Golden Globes: Diane Keaton Accepts Woody Allen's Cecil B. DeMille Award
The "Annie Hall" actress and the director's upcoming star Emma Stone praised his work and words.
Woody Allen wasn't on hand to receive the Cecil B. DeMille Award at Sunday's Golden Globes, but he was saluted by two of his many leading ladies, Diane Keaton, from 1977's Annie Hall, who accepted the award on his behalf, and Emma Stone, who stars in Allen's upcoming film, Magic in the Moonlight, his 49th movie as a writer and director.
Allen's words and works also took center stage as both Keaton and Stone quoted the legendary director and the Globes presented a highlight reel of his films, including scenes and title cards from Annie Hall, Bullets Over Broadway, Manhattan, Stardust Memories, Vicky Cristina Barcelona, Midnight in Paris, Blue Jasmine and more.
Stone introduced Allen's work, saying, "The experience of working on that film with Woody changed my life and that is no surprise. Woody's work has been changing the way we think about life, love and the pursuit of neuroses for decades."
She then pointed out that Allen quoted Groucho Marx in Annie Hall when he said he wouldn't want to belong to any club that would have him for a member. "Well, Woody, you are pretty much screwed," Stone said.
After the highlight reel played, Keaton, who won a Golden Globe and an Oscar for her role in Annie Hall, then took the stage.
She began by marveling at how many actresses have played Allen's memorable female characters.
"It's kind of hard for me to wrap my mind around the fact that 179 of the world's most captivating actresses have appeared in Woody Allen's films," she said. "And there's a reason for this. And the reason is, they wanted to. They wanted to because Woody's women can't be compartmentalized. They struggle, they love, they fall apart, they dominate, they're flawed. They are, in fact, the hallmark of Woody's work. But what's even more remarkable is absolutely nothing links these unforgettable characters from the fact that they came from the mind of Woody Allen."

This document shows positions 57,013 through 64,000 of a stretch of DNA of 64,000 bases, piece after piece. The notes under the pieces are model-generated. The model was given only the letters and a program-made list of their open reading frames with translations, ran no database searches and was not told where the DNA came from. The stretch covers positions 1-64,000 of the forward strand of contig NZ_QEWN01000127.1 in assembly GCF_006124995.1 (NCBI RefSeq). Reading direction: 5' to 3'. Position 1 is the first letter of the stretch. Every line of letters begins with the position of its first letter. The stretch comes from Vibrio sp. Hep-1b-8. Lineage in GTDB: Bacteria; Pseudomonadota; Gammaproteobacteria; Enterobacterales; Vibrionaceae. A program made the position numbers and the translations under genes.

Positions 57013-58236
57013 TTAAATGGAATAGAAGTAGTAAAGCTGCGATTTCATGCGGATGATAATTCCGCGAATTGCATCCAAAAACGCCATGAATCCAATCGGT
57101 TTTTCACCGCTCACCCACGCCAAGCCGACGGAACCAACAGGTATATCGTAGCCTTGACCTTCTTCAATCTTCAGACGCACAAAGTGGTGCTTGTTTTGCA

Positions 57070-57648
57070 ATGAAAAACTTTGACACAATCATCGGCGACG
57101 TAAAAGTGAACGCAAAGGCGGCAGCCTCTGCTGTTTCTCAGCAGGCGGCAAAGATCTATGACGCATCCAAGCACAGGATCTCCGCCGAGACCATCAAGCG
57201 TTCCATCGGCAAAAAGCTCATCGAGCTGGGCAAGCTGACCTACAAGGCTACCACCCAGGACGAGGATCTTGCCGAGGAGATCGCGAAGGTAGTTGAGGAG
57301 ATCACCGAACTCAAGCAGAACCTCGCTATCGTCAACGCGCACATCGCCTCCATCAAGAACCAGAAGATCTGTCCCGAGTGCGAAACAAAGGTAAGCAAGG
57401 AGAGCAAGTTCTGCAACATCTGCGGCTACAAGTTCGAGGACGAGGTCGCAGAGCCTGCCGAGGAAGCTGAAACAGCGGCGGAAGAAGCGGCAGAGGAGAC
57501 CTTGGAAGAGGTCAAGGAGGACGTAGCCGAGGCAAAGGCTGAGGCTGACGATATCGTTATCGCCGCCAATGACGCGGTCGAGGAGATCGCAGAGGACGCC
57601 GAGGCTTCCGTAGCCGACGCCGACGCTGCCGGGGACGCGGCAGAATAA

Keaton also quoted Allen, recalling that the director once said, "One of the nice things about writing or any art is that if the thing's real, it just kind of lives. All the success over it or the rejection, none of that really matters because in the end, the thing will survive or not survive on its merits. Immortality via art is no big deal. Francois Truffaut died. His films live on, but that's not much help to Francois Truffaut. As I've said many times, rather than live on in the hearts and minds of my fellow man, I would rather live on in my apartment."
Indeed, that's probably where Allen is right now, and Keaton said that if Allen, her friend of 45 years, saw her speech, he'd say, "get the hook and get her off the God damn stage," with the overzealous Golden Globes production team now cutting the sound on Keaton's cursing and her next remarks, none of which seemed inappropriate.
Keaton finished her presentation by singing the Girl Scouts song, dedicating it to her longtime friend.
Allen has written and directed more than 45 films, winning four Oscars and two Golden Globes. His most recent movie, Blue Jasmine, was nominated for two Golden Globes Sunday night, with star Cate Blanchett later winning the Golden Globe for best actress in a motion picture drama.
The Cecil B. DeMille Award recipient is chosen by the Hollywood Foreign Press Association's Board of Directors and is given to talented individuals who have made an incredible impact on the world of entertainment.
Previous recipients include Jodie Foster (2013), Morgan Freeman, (2012), Robert De Niro (2011), Martin Scorsese (2010), Steven Spielberg (2009), Warren Beatty (2007), Anthony Hopkins (2006), Robin Williams (2005), Michael Douglas (2004), Gene Hackman (2003), Harrison Ford (2002), Al Pacino (2001) and Barbra Streisand (2000).
Allen's son, Ronan Farrow, who has previously called out his dad for having an affair with his mom's adopted daughter Soon-Yi Previn, took his father to task again on Twitter Sunday night.
Missed the Woody Allen tribute - did they put the part where a woman publicly confirmed he molested her at age 7 before or after Annie Hall?
— Ronan Farrow (@RonanFarrow) January 13, 2014
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